# [ncl-talk] Detecting local_minima of a time series with a specified length (local_min_1d)

Tue Feb 6 09:49:20 MST 2018

```Hi Lyndz,
local_min_1d allows the user to return the indices of the local mins as
opposed to the actual values. You should run it once for the values, then
run it again to get the indices:
; code is untested!
x = (/35.91,22.43,15.84,6.62,4.71,9.67,12.25,2.01,30.25,85.64/)
qmin=local_min_1d(x,False,-0.25,0)
imin=local_min_1d(x,False,-0.25,1)

qmin2 = new(dimsizes(qmin),typeof(qmin))
cntr = 0
do gg = 0,dimsizes(qmin)-1
ival = imin(gg)
if (ival.ge.2.and.ival.le.(dimsizes(x)-3)) then   ; do not test on end
points of timeseries
if
((x(ival-2)-x(ival-1)).ge.0.and.(x(ival-1)-x(ival)).ge.0.and.(x(ival+1)-x(ival)).ge.0.and.(x(ival+2)-x(ival+1)).ge.0)
then    ; apply your criteria here
qmin2(cntr) = x(ival)
cntr = cntr+1
end if
end if
end do
print(qmin2)

Make sure you test the above code to check that it is doing what you think
it is doing. I did not test it. For my criteria I arbitrarily chose to make
sure that the two points before and after the identified min were greater
than the value of the identified min. You will likely want to alter that in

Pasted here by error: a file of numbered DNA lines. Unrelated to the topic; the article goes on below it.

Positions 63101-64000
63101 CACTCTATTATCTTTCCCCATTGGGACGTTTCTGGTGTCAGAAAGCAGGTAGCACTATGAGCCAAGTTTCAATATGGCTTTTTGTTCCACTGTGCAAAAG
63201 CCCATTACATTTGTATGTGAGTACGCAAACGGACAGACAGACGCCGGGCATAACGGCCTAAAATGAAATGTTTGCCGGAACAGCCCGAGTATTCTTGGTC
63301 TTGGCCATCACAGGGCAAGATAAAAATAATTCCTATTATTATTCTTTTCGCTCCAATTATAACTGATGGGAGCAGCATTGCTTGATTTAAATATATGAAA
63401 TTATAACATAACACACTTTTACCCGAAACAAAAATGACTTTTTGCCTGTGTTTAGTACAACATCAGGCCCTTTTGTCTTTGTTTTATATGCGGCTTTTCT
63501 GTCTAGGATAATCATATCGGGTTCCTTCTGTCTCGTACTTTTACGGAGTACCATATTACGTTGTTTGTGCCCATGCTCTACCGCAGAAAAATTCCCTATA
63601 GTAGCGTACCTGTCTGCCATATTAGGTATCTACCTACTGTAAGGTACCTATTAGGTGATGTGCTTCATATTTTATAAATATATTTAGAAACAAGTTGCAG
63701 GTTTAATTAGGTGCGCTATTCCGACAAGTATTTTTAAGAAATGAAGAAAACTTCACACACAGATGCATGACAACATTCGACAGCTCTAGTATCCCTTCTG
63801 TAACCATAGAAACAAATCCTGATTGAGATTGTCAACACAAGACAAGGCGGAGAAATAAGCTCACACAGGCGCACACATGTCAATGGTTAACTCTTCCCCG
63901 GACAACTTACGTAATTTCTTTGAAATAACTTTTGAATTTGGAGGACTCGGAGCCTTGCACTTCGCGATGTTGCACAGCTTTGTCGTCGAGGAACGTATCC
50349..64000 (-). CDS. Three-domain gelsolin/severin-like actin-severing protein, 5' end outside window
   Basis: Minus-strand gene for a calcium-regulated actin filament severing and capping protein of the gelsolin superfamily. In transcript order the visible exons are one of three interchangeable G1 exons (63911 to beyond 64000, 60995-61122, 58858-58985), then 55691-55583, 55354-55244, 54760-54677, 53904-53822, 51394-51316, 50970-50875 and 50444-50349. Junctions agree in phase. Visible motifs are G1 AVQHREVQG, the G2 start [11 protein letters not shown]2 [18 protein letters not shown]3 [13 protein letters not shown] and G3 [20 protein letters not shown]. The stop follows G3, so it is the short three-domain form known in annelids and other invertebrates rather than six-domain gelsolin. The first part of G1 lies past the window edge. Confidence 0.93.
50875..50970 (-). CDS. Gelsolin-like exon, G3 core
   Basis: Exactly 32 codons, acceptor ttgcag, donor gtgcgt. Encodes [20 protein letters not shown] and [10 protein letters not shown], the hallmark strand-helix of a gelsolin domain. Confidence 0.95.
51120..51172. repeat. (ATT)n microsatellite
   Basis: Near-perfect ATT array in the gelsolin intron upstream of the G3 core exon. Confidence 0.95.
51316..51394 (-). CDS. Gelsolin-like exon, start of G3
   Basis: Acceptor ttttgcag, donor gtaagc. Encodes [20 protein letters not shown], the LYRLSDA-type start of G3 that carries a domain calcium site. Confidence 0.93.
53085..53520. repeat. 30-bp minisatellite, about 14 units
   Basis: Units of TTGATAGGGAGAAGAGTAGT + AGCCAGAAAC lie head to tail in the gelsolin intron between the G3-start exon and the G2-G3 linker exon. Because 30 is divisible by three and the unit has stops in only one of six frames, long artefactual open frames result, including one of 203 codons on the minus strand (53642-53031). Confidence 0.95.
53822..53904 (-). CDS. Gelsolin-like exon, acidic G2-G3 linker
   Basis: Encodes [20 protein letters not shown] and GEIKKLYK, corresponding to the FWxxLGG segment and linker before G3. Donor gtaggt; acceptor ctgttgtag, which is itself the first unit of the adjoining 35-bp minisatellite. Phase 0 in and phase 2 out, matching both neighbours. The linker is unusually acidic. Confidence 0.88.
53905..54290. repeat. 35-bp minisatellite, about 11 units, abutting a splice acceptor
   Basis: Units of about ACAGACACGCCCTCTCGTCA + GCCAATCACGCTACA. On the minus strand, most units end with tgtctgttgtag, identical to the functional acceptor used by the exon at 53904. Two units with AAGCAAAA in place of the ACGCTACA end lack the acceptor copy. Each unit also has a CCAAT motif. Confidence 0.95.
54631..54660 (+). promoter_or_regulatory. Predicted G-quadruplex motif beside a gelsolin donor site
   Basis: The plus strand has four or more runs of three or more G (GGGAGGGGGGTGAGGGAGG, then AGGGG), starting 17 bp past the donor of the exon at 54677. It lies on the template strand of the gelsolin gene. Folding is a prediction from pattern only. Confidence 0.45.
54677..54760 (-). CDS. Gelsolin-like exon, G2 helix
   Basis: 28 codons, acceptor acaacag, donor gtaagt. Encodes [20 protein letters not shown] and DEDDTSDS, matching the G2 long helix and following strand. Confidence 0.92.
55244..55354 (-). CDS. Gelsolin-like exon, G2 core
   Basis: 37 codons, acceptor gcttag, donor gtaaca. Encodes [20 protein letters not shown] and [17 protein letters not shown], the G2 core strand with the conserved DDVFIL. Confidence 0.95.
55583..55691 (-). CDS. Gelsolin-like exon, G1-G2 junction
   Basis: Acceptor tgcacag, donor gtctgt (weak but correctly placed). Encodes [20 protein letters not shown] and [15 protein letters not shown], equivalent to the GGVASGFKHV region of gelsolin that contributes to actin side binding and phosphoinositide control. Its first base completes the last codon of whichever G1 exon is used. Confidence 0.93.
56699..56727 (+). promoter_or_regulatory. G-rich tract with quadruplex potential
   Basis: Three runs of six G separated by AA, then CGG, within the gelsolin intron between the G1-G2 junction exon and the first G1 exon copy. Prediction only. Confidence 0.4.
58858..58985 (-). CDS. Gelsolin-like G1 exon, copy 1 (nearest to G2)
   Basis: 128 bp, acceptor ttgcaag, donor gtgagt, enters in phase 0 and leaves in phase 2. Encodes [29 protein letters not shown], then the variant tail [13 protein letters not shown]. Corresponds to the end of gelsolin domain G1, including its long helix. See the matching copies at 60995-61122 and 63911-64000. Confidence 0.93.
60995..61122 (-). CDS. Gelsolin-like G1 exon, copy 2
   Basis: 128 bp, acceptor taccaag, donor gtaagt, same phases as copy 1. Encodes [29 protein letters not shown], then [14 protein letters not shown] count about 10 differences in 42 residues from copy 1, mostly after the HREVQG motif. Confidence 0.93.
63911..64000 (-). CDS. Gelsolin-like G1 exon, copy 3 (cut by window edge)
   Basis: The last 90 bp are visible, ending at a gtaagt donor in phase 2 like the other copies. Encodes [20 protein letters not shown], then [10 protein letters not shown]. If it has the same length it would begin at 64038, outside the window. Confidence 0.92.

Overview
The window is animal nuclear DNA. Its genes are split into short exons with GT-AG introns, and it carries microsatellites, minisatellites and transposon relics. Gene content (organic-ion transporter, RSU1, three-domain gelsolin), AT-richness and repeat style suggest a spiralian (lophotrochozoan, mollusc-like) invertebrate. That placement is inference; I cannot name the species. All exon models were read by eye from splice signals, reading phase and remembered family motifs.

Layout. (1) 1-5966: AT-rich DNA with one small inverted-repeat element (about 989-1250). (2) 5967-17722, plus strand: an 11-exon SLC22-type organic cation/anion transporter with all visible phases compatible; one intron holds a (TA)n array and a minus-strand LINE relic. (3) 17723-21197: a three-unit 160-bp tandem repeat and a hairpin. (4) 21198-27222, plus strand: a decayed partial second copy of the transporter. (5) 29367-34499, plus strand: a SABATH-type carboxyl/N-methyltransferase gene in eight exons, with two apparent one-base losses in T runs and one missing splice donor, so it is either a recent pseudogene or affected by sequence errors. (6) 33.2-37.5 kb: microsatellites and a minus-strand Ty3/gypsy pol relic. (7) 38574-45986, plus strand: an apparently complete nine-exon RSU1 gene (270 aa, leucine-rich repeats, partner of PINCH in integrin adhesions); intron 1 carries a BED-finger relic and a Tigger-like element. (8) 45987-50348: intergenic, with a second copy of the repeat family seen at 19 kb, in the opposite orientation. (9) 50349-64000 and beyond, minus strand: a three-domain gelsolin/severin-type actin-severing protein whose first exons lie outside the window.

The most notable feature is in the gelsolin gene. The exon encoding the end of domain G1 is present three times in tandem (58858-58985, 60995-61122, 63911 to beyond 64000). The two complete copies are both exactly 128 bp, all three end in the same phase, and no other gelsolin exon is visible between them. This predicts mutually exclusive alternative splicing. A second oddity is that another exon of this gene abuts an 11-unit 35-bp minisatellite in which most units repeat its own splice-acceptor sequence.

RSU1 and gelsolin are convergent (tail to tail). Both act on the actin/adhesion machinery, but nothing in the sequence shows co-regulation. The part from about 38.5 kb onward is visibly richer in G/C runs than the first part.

some way.
Good luck. If you have any further questions please reply to the ncl-talk
email list.

On Mon, Feb 5, 2018 at 8:09 PM, Lyndz <olagueralyndonmark429 at gmail.com>
wrote:

> Dear NCL experts,
>
> I am trying to locate the local minima in a time series (1D) but with
> points(before or after the local minima).
>
> Here's an example
>
>    * x = (/35.91,22.43,15.84,6.62,4.71,9.67,12.25,2.01,30.25,85.64/)*
>
> To detect the local minima I used the following commands:
>
>
> *qmin=local_min_1d(x,False,-0.25,0)*
> *    print(qmin)*
>
> This gives the following:
>
> *     Variable: qmin *
> *    Type: float  *
> *    Total Size: 8 bytes*
> *            2 values*
> *    Number of Dimensions: 1*
> *    Dimensions and sizes: [2]*
> *    Coordinates: *
> *    (0) 4.71*
> *    (1) 2.01*
>
> The answer to my problem above should be the (0) 4.71 since the 2.01 is an
> abrupt decrease.
>
> Here's another example:
>
>     * y = (/14.52,20.50,22.43,3.18,9.39,10.95,65.38,40.45,5.89,16.75/)*
>
> *qmin=local_min_1d(y,False,-0.25,0)*
>    *  print(qmin)*
>
> *    Variable: qmin*
> *    Type: float*
> *    Total Size: 8 bytes*
> *            2 values*
> *    Number of Dimensions: 1*
> *    Dimensions and sizes: [2]*
> *    Coordinates: *
> *    (0) 3.18*
> *    (1) 5.89*
>
> The answer here should be the (0) 3.18. The second one is also an abrupt
> decrease.
>
> Is there an efficient way to implement this in NCL? I will be applying
> this for many csv files.
>
>
> I'll appreciate any suggestion.
>
> Sincerely,
>
> Lyndz
>
>
>
>
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